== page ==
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Déjà vu: the gas conflict around Cyprus is getting worse


In early October, the Cypriot government invited tenders for gas extraction in Block 7.1) Ankara believes that this step impairs the interests of both Turkey and the Turkish Cypriots and announced that remedial measures will be taken, which might entail an escalation of tensions in this region of the Mediterranean.

Turkey neither recognizes Cyprus’s maritime borders nor the agreements its exclusive economic zones. Nicosia manages the gas exploration in the waters it considers its own. This leads to a conflict about which the Gefira Team is reporting on a regular basis. In February we described the complex situation in connection with the gas blocks around Cyprus.2) Then the Turkish navy stopped the exploration ship of Italian Eni from entering Cyprus’ territorial waters by threatening to sink it.3) In response, Rome sent its own ships to the region.

So far, the dispute concerned the southern and eastern basin around Cyprus. Last week Nicosia invited tenders for gas exploration in Block 7, which could be another casus belli, because Blocks 1, 4, 5, 6 and 7 are crossed by the Turkish-Egyptian border, recognized by Turkey. Cyprus, however, in 2003 concluded an agreement with Egypt regarding the Exclusive Economic Zone (EEZ), which Ankara does not honour.
The Turkish government is of the opinion that both the Turkish authorities and North Nicosia (the capital of Northern Cyprus) have the right to decide on the exploitation of these sectors.

Turkey’s Ministry of Foreign Affairs issued a statement,4)in which it says that:

  1. mining in Block 7 cannot take place without Turkey’s consent due to the sea border passing there;
  2. Cypriot Turks are co-owners of the island and hence of its natural resources at the bottom of territorial waters;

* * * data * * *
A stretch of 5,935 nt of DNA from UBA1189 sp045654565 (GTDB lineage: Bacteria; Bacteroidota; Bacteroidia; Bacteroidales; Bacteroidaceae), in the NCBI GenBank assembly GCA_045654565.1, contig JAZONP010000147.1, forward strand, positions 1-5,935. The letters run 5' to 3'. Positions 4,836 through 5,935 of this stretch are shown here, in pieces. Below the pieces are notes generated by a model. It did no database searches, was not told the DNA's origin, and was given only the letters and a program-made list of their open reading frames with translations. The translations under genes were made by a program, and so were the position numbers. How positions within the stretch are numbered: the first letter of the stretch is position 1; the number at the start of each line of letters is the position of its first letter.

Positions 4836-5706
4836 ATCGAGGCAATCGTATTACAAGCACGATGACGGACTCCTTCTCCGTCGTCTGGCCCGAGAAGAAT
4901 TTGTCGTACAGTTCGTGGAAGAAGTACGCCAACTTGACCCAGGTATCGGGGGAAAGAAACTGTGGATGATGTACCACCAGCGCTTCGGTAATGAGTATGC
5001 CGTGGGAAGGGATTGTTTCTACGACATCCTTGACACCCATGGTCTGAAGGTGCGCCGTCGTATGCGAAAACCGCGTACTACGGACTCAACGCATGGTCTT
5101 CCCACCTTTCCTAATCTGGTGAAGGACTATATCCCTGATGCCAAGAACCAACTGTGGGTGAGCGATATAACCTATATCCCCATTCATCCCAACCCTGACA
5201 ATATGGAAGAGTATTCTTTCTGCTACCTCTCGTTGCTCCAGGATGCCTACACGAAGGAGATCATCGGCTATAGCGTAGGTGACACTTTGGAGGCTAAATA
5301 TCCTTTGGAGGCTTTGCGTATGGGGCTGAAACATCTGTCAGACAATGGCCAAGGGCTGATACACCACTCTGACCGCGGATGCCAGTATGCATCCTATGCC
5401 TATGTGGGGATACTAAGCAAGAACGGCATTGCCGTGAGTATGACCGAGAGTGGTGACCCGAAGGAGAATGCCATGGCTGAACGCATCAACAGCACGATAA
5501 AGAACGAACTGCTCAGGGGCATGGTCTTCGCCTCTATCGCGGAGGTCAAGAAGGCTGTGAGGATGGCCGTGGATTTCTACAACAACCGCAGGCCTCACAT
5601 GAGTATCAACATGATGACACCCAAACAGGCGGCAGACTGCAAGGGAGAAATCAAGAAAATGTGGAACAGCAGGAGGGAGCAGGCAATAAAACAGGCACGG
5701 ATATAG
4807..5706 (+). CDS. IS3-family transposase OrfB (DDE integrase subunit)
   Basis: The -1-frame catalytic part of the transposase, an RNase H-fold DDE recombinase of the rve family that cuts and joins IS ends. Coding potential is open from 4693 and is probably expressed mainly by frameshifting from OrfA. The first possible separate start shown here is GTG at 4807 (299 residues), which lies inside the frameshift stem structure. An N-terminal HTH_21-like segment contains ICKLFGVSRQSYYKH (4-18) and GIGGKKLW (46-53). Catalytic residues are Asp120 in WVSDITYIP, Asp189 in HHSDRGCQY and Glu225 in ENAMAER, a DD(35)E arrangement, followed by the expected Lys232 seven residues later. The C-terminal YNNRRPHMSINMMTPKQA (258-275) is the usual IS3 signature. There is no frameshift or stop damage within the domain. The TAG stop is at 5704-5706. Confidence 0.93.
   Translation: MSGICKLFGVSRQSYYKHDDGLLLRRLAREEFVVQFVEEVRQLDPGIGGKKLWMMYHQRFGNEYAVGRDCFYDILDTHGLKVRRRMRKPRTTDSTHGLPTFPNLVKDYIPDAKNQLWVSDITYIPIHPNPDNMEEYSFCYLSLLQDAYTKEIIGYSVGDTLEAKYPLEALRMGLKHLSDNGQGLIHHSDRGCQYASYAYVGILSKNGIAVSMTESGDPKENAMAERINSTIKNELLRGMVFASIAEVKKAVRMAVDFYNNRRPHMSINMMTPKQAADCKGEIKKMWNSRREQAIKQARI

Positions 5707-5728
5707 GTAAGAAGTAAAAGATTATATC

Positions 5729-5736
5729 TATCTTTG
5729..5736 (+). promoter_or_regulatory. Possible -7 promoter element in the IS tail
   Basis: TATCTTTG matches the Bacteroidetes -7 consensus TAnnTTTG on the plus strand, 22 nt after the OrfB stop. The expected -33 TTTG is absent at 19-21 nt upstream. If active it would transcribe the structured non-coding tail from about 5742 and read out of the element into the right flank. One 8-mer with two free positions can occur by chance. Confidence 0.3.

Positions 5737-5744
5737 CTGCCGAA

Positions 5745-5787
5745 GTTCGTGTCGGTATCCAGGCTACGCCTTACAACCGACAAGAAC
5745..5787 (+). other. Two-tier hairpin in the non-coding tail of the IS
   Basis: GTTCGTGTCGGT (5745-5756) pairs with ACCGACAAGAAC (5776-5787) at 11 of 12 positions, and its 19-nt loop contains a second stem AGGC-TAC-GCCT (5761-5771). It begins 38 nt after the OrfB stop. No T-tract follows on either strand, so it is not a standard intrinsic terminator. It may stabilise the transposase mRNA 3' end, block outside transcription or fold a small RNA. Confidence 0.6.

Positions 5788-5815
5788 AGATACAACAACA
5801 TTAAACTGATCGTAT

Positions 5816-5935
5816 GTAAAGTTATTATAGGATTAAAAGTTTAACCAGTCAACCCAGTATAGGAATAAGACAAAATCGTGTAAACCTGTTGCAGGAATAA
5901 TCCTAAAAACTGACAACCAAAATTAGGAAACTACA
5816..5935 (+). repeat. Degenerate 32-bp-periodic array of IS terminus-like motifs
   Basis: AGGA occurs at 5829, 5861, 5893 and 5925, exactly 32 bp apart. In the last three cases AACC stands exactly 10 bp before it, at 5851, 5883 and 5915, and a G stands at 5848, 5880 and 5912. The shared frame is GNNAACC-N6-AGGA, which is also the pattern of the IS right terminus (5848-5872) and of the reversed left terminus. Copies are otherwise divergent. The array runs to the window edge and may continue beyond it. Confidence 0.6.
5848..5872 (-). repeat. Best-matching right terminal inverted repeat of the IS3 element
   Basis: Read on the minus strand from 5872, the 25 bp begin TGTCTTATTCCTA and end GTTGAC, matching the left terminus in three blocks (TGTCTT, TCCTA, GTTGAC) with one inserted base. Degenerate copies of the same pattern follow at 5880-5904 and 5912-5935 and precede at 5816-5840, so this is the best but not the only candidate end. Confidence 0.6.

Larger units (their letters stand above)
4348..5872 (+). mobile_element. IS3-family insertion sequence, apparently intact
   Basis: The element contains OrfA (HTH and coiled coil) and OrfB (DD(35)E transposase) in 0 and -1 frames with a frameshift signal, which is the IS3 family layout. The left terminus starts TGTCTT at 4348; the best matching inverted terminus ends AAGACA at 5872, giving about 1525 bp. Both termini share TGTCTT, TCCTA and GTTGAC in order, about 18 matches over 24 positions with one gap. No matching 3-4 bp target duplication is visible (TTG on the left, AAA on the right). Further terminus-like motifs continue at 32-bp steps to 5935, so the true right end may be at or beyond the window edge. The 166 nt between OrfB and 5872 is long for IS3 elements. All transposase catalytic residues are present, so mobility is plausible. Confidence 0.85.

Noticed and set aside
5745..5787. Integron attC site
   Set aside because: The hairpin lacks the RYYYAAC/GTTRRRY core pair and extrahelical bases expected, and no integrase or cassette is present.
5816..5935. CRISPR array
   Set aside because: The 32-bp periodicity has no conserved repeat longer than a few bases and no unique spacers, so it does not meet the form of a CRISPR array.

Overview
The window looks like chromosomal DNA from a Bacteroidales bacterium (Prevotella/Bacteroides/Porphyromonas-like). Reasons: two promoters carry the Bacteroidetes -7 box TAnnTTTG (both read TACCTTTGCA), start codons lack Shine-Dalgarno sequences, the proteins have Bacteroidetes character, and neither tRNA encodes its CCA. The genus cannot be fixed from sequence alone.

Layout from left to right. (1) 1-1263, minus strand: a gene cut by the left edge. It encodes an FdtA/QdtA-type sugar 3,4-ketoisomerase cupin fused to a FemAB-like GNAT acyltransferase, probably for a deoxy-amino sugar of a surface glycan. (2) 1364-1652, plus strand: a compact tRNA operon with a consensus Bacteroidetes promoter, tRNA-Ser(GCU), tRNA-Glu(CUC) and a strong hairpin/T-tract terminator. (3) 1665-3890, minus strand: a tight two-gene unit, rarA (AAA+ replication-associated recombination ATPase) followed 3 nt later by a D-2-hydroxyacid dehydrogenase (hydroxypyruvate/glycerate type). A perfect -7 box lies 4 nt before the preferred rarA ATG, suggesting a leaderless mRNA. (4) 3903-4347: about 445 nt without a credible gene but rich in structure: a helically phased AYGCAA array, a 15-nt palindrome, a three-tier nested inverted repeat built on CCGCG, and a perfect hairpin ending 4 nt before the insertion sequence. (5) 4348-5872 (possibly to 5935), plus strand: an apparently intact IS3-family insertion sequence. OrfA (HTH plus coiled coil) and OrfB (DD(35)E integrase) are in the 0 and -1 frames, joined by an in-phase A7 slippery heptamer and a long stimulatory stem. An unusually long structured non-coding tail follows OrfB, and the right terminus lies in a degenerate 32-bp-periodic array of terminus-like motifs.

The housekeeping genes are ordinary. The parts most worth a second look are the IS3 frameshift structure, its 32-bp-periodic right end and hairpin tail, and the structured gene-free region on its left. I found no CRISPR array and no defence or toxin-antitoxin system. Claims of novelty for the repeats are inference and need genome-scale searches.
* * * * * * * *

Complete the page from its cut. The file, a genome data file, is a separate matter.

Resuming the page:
3. unilateral invitation of tenders by Nicosia violates the interests of Northern Cyprus and Turkey;
  4. Ankara will take steps to protect its rights and those of Turkish Cypriots, including the blocking of the third party’s exploration5)

We expect that if the Turkish Navy again blocks the exploration vessel of the Italian Eni, or the French TOTAL, or the American Exxon-Mobil (these companies were invited to take part in the tender), the reaction of the governments of the respective countries will be stronger than it was in February.


1. Cabinet looking for gas licensees for Block 7, Cyprus Mail, 2018-10-03.
2. Natural gas sets the stage for an armed conflict in the East Mediterranean, Gefira 2018-02-23.
3. Turkey’s Navy Threatens To Sink Eni Drilling Ship Offshore Cyprus, Oil Price 2018-02-23.
4. Turkey renews threats against Cyprus over gas exploration, Ekathimerini 2018-10-04.
5. Turkey slams Greek Cyprus’ unilateral ‘license’ move, Anadolu Agency 2018-10-04.
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The statements, views and opinions expressed in this column are solely those of the author and do not necessarily represent those of The Duran.

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Tom Welsh
Tom Welsh
October 10, 2018

“Then the Turkish navy stopped the exploration ship of Italian Eni from entering Cyprus’ territorial waters by threatening to sink it. In response, Rome sent its own ships to the region”.

Oh dear – better not mess with the modern-day Romans in “Mare Nostrum”. Remember Lepanto, Chesme, Navarino…

Tom Welsh
Tom Welsh
October 10, 2018

Surely if Turkey uses armed force against Italian (or other NATO) ships, NATO would have to step in to overpower Turkey… wouldn’t it?

Reply to  Tom Welsh
October 10, 2018

Nato stepping in to “overpower” Turkey might be a little awkward seeing as Turkey is a Nato member.

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